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J Urol. 1976 Feb;115(2):175-9.

Disposable peak urinary flowmeter estimates lower urinary tract obstruction.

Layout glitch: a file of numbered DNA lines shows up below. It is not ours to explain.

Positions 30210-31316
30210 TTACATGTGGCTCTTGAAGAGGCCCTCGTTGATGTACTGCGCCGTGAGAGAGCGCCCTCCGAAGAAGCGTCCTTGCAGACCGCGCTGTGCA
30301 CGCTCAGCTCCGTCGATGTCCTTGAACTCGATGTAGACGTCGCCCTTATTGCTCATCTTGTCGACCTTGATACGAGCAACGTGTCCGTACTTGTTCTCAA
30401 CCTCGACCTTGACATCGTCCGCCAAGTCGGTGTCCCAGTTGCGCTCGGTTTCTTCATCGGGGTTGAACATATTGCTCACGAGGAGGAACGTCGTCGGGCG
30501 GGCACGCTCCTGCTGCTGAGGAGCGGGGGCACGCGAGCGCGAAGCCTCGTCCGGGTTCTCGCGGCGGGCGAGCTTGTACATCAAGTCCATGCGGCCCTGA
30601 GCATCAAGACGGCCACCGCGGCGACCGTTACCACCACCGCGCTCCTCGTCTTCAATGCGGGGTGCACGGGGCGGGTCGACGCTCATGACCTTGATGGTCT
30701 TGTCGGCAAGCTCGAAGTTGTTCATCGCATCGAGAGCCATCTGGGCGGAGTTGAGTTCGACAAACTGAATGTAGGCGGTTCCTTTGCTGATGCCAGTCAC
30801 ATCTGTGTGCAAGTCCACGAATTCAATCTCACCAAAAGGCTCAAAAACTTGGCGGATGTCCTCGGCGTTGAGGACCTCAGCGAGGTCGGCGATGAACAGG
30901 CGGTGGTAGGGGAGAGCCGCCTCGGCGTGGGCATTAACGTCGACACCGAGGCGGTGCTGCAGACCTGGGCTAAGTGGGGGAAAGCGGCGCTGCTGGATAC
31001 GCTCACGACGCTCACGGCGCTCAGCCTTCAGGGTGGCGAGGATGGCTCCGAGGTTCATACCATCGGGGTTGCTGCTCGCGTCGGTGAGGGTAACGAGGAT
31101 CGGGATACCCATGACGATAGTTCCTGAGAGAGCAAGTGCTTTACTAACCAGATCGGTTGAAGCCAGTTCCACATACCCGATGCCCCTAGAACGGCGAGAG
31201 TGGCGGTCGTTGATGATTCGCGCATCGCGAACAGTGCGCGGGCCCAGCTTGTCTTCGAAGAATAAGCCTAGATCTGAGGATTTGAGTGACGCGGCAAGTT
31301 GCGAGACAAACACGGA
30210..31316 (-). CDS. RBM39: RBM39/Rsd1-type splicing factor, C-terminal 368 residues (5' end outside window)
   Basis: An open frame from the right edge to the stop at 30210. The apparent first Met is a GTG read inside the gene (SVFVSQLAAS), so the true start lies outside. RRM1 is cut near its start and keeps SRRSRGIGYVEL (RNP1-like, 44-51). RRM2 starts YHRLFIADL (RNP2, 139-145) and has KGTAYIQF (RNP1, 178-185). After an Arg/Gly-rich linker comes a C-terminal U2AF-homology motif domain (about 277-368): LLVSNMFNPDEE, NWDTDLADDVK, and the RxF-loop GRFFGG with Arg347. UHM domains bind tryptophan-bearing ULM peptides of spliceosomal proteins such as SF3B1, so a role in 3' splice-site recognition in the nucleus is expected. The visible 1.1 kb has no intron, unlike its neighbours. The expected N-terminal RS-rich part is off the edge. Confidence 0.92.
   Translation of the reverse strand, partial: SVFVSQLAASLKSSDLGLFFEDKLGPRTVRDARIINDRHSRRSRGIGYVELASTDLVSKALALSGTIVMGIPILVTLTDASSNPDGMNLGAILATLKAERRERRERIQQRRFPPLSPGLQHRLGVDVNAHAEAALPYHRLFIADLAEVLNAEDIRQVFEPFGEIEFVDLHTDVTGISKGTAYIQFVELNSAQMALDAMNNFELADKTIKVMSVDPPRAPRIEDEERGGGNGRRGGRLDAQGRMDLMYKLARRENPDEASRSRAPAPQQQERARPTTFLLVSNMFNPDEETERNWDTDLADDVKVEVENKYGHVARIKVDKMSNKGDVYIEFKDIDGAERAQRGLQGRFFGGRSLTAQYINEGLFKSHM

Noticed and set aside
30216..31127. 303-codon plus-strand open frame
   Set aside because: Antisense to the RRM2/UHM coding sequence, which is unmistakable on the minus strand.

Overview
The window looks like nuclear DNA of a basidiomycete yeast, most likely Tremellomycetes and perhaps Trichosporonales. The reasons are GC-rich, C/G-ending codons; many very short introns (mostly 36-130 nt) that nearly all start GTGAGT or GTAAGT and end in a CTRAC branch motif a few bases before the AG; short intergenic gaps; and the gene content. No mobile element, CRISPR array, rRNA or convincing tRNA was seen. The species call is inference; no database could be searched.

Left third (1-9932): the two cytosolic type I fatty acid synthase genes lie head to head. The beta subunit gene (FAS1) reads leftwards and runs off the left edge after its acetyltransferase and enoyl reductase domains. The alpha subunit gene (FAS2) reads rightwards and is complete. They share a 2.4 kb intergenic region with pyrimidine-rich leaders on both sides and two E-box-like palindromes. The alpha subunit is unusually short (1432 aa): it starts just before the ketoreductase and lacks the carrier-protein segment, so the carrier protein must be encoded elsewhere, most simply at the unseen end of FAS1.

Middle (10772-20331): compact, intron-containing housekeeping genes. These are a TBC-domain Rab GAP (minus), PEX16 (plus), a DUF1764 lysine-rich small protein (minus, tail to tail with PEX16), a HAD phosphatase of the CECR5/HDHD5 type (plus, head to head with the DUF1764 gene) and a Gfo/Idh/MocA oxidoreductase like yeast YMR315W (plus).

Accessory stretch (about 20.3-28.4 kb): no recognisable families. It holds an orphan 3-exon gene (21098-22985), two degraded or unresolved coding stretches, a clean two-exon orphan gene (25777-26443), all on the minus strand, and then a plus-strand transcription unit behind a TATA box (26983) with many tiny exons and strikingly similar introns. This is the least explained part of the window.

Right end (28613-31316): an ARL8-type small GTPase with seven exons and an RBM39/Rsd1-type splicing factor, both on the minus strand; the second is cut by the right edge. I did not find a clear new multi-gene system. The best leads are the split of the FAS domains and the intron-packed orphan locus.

Peak urinary flow rate represents the highest flow rate achieved during a single urination and, as such, represents the patient's best effort at micturition. Peak flow rate, correlated with patient age and volume voided, effectively estimates lower urinary tract obstruction. The 63 normal and 368 abnormal male subjects urinated in privacy into a plastic sterile disposable device (the peakometer), which measured peak flow rate and volume voided. These data plus age, ultimate diagnosis and interval since last urination comprised our data base. Percentage distribution of diagnosis in this population was prostatic obstruction 47.3 per cent, stricture 19.3 per cent, normal 14.6 per cent, prostatitis 8.4 per cent, neurogenic bladder 2 per cent and miscellaneous 8.4 per cent. The average peak flow rate for normal male subjects reaches 27.6 ml. per second, which differs significantly from that for patients with prostatic obstruction--9.4 ml. per second, stricture--10.5 ml. per second, prostatitis--16.3 ml. per second and neurogenic bladder--13.9 ml. per second. The peak flow rate decreased progressively as the age of the subjects increased. We measured average decreases of 10 ml. per second peak flow for every 30 years after age 10. Peak flow rate increases as volume voided increases. Requirements of our measuring device combined with urodynamic responses caused us to select 100 ml. voided as the minimum acceptable volume. With volumes more than this any given individual may deviate plus or minus 10 per cent from the true mean peak flow depending upon volume voided. For practical purposes peak flow, age and volume must be considered to categorize voiding by peak flow rate. With these variables 2 graphs that compare peak flow, age and volume may be used to estimate voiding function for a given male patient. Comparison of peak flow rates, volume voided and voiding interval before and after surgical correction of obstruction documented significant increase in volume voided or in interval between voiding. Peak urinary flow rate measurement by this device predicted normality or abnormality with 90 to 95 per cent accuracy. Therefore, this represents a valid screening test but it does not in itself provide the diagnosis of abnormal urination.

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